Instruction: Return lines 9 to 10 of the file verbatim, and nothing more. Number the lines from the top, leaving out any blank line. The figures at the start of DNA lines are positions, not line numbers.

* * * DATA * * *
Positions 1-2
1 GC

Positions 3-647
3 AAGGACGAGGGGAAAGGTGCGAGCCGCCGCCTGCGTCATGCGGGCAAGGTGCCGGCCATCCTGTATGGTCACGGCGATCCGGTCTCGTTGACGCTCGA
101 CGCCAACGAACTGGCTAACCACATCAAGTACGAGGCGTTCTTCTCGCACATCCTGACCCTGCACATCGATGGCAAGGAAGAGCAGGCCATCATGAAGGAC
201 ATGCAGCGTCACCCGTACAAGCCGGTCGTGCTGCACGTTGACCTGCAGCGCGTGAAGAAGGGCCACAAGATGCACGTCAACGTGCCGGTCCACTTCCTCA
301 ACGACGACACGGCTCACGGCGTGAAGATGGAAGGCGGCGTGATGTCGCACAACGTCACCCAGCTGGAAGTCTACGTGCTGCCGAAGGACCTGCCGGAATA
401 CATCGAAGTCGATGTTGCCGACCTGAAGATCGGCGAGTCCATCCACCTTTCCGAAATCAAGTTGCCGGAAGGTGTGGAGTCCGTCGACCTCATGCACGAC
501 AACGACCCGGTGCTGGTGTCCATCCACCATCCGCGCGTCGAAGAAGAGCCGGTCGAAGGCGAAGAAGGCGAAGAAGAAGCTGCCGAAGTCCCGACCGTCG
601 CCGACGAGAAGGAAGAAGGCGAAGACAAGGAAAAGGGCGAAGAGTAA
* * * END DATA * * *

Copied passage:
501 AACGACCCGGTGCTGGTGTCCATCCACCATCCGCGCGTCGAAGAAGAGCCGGTCGAAGGCGAAGAAGGCGAAGAAGAAGCTGCCGAAGTCCCGACCGTCG
601 CCGACGAGAAGGAAGAAGGCGAAGACAAGGAAAAGGGCGAAGAGTAA